We, too, have our hopes and when they are challenged by reality, we need to remember that the reality of God’s love was shown in the crucified, abandoned one, who chose to rise quietly from the dead. As we seek to embrace that reality, our hopes will be transformed – into what we do not know – but we do know that we will be transfused by love.


Visual Meditation

Looking at art works or movies is a great way to open ourselves to the meaning of the Gospels. Seeing can bypass our preconceived notions, giving us new vistas of enlightenment. With painting or sculpture one needs to sit quietly and absorb the dynamics of the piece. The drama of movies more easily engages us and offers a way to conversation about the Gospel with other members of your family.

This Sunday's Visual Meditation

–  This painting by Arthur Hughes is a glorious contrast in dark and light with the women coming out of their world of darkness into resurrection light.

– This painting, The women going to the Sepulcher by Robert Anning Bell shows the love, devotion and desolation of the women as they come to the tomb.

– Macha Chmakoff’s Resurrection  shows the inbreaking of divine light into a world of grey.

– This resurrection scene by Denis Maurice glows with light.


Mulling Meditation

The purpose of mulling meditations is to offer a few ideas that one can mull about while doing other occupations. There are many things we do in our day that do not require our full attention - some things which are largely done on automatic pilot - like driving a car or peeling the potatoes. While we give these our attention, part of our mind is still at work mulling on other things and unless it is given something positive to feed on, we easily feed on negative thoughts. Personally I find mulling time the most likely time for God to get through to me. Because I am not so conscious of myself, God gets through the cracks and opens my heart to look at life differently.
Two practical times for mulling can be when exercising and when driving. Some small preparations for integrating such prayer into these exercises can be helpful.

As you do your preparatory stretches, pray the line of the Psalm "I praise you God for I am wonderfully made!"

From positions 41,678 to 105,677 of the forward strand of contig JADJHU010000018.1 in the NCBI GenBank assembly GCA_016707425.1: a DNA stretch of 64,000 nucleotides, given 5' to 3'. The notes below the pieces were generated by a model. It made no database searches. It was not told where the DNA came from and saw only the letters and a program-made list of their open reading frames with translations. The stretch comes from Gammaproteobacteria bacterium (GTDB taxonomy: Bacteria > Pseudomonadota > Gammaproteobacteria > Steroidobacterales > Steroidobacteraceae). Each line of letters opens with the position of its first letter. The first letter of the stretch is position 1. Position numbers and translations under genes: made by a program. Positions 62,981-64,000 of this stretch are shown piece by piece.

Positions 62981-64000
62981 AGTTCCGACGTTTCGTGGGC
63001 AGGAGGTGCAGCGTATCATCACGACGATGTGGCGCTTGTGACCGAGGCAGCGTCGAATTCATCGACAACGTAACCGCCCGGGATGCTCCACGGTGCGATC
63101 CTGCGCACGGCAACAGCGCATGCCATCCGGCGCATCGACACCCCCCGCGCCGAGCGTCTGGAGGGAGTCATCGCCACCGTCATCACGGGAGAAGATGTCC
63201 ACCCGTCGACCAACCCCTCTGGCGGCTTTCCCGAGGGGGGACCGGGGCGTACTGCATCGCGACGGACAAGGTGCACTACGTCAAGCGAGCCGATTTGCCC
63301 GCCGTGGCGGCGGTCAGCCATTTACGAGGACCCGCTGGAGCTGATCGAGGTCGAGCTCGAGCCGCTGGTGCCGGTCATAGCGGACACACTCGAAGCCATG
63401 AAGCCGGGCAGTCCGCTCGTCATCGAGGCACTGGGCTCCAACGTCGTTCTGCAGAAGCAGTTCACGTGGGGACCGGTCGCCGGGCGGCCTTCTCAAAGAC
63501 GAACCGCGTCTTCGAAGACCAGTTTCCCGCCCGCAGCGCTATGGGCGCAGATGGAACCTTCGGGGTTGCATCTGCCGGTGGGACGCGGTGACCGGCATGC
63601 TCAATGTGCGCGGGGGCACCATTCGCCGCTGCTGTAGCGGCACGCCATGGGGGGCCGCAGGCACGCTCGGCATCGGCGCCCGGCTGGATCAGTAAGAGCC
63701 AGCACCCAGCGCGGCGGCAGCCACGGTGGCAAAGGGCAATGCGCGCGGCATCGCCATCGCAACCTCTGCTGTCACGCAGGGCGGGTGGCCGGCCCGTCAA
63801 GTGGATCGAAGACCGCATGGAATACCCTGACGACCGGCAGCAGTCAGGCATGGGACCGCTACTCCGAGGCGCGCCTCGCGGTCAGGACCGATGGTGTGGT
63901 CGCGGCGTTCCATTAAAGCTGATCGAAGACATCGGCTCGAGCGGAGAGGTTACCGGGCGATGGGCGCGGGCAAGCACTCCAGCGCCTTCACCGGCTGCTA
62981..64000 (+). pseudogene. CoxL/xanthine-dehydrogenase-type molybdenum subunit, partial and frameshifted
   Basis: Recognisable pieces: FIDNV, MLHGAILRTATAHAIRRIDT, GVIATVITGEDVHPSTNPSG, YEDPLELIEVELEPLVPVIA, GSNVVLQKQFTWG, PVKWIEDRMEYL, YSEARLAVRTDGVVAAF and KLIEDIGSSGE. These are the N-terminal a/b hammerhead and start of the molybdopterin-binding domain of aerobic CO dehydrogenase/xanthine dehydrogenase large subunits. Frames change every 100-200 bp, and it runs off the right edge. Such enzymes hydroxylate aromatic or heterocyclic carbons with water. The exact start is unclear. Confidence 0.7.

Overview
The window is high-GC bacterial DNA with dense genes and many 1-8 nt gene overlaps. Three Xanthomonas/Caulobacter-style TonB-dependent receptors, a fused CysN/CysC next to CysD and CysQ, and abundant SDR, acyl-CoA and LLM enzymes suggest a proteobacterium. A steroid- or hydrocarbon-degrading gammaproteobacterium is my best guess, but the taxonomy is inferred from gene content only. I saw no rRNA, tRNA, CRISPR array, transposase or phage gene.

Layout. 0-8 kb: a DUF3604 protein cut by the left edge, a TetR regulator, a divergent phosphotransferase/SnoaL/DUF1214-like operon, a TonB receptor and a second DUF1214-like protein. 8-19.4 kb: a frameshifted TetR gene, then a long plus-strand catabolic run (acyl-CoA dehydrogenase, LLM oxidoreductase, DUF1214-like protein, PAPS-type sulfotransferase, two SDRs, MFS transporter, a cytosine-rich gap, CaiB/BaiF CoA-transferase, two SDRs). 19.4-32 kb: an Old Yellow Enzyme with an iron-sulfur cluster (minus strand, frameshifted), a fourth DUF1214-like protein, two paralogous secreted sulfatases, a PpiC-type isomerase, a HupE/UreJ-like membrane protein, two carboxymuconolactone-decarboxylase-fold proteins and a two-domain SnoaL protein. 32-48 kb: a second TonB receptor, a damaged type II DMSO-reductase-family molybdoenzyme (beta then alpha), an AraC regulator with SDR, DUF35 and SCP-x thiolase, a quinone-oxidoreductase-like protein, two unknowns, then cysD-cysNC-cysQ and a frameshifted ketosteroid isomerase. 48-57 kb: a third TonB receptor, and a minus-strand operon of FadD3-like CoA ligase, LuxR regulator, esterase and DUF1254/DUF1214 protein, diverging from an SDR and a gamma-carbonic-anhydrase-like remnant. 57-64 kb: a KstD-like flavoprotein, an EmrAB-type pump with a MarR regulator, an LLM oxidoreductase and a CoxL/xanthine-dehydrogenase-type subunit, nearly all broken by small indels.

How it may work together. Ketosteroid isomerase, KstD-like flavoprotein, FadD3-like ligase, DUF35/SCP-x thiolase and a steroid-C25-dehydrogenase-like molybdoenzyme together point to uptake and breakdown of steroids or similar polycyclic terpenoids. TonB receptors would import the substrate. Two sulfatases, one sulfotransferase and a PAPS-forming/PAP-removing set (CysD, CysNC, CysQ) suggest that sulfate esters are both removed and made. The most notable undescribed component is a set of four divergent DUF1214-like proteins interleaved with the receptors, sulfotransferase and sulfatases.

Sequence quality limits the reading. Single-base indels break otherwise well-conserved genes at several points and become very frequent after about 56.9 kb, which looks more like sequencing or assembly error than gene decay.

Similarly when doing your concluding stretches use the prayer of St Clare "Praised be you, my God, for creating me!"

Have some music that you find helps you turn you mind and heart to God and play that for the first 10 minutes or so of your trip.

This Sunday's Mulling Meditation

Mull on the events in your daily life that offer you awe. As you encounter these events in the coming week, allow them to open you to the richer life that Jesus offers in his resurrection.

Mirror Meditation

In the Letter of James, we are told that the Scriptures are like a mirror in which we can see ourselves. In this type of meditation we take a piece of Scripture, hold it before us and consider what echoes within our heart. These echoes help us to see who we are before God and how we are loved. What usually echoes in us are situations that we are dealing with in our lives. When something strikes us, we do not actively try to solve the situation or work it through. Rather we sit holding it in God's love. The point of such a meditation is to make space within the situation for God's love to be. In 'sitting with' such a situation, painful or sad, we come to recognise the love of God that is at work on our lives. The suggestions for Mirror reflections can also be used for Exercise reflections but wouldn't be advised for Driving Prayer as often some degree of emotion or distraction might rise in such prayer.

This Sunday's Mirror Meditation

Rest in the love of your God.

Consider some of the hopes you have had in your life. How were they challenged by the life’s events and circumstances? How were you disappointed? Where did you find God in the situation? As you look back can you see how God used this for your greater growth?

Rest in the love of your God.